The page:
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You've Been Accused Of Stalking - Now What?

Stalking is a serious charge, and facing related charges is no joke. Though California was the first state to make stalking a crime, all 50 states have followed suit. While laws differ from state to state, most stalking cases involve the intent to harass, intimidate, frighten, or cause distress another individual. Typically, stalking is a misdemeanor unless it is especially threatening, involves a threat to cause harm, or is a second offense.

What Qualifies as Stalking?

Stalking often involves following somebody or showing up at the victim's home, work, or school unwanted, but it can also go much further. Stalking charges may involve monitoring of technology, including the phone or computer. They may involve the use of a GPS device or sending unwanted items to an individual in the mail. Stalking may include taking unwanted photos or videos in addition to damaging property.

What is the Penalty for Stalking?

The penalty for stalking differs from state to state. California has some of the harshest laws on the books with up to five years of imprisonment for a felony conviction. In some cases, the individual convicted of stalking could register as a sex offender.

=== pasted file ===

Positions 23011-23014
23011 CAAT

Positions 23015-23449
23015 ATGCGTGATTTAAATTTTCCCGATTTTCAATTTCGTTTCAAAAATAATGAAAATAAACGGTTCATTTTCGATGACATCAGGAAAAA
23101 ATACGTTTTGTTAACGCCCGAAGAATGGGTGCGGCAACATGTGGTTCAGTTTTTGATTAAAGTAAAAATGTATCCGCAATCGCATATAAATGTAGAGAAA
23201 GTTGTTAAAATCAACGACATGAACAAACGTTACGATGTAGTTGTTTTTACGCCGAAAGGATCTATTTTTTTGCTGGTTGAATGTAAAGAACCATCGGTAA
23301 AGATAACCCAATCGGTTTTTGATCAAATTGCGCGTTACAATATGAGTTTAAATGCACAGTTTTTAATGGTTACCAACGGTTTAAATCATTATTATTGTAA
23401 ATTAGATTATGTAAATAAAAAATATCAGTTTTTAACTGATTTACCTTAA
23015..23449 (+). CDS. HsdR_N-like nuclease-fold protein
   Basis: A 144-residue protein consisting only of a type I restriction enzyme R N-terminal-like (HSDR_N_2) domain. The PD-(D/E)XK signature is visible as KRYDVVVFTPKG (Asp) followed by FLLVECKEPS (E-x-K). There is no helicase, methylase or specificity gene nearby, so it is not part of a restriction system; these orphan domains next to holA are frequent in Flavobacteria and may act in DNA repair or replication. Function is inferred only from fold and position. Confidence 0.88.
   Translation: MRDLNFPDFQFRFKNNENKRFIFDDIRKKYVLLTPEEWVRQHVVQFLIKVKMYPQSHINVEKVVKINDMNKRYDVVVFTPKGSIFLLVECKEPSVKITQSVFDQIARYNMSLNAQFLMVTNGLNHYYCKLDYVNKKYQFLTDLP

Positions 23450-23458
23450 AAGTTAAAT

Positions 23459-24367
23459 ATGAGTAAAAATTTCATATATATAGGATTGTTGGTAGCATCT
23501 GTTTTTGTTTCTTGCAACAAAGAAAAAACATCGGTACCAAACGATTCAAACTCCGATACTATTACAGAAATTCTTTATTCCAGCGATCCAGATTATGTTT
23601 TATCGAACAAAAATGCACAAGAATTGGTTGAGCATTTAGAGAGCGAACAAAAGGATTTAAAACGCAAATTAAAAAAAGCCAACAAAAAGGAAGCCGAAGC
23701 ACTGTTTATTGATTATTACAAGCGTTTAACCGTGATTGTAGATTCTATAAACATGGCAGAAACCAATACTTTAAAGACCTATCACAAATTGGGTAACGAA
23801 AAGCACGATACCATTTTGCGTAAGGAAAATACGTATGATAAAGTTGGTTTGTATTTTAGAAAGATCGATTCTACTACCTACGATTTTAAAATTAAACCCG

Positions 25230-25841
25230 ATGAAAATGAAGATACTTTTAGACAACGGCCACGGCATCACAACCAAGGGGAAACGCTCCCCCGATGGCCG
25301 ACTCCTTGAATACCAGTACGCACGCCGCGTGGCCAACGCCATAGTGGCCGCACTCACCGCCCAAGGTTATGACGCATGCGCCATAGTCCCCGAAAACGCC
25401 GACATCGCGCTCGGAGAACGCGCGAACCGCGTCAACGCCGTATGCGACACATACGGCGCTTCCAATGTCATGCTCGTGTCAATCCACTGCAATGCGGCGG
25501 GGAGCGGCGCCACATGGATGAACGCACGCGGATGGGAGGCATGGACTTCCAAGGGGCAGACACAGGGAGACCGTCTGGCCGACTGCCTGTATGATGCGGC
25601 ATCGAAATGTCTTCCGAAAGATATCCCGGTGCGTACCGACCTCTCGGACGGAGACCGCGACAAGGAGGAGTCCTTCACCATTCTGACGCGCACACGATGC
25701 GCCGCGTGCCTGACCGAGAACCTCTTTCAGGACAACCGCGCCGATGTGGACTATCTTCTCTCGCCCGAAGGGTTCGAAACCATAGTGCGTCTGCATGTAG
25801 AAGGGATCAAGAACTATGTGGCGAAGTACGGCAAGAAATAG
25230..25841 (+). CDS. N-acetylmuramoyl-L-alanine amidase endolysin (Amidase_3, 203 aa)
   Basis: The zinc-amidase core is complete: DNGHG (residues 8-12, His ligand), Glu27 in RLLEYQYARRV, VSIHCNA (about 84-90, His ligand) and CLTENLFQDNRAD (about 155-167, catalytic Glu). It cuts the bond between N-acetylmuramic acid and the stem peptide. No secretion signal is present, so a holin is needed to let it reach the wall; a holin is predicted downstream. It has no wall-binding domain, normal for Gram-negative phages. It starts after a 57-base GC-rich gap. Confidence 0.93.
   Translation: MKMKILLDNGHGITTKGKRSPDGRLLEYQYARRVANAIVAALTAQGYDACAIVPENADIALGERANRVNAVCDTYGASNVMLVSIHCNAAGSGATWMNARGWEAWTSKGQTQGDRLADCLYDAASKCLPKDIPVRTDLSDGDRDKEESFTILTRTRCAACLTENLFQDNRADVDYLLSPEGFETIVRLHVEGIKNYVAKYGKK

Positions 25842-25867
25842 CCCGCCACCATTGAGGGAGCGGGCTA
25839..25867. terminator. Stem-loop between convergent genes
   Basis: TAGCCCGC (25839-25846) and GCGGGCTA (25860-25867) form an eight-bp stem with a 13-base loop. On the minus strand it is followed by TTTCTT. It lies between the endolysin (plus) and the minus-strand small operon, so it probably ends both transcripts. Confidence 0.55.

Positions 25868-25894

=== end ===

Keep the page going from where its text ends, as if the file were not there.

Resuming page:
Defenses Used Against Stalking

Stalking charges may be hard to combat, but there are several different type of defenses to use.

Your lawyer may argue that the prosecution was unable to prove the stalking charges beyond a reasonable doubt. This is a basic maneuver that is not based on the fact that you are innocent of charges but that you are not proven guilty.

Your lawyer may also work to create a case revolving around the concept that the victim is lying. This is not unheard of. Stalking cases in the past have been based on a false idea simply to get the other individual in trouble.

Some cases involve misidentification of the stalker. The attorney may prove that the wrong person is being charged with stalking and seek to prove that a different individual is responsible.

In some cases, the lawyer may prove that the threat made against the victim was not credible. Perhaps it was not realistic enough to cause fright, or maybe it wasn't something that the defendant could ever actually carry out. Perhaps the words that were said could be considered free speech protected by the Constitution.

If You Are Accused of Stalking

If you have been accused of stalking, your first step should be to call a law firm to retain a lawyer. Never try to reach out to your accuser or anybody related to them, as this can make the case worse. Additionally, it is wise not to speak with law enforcement or hand over evidence without an attorney present.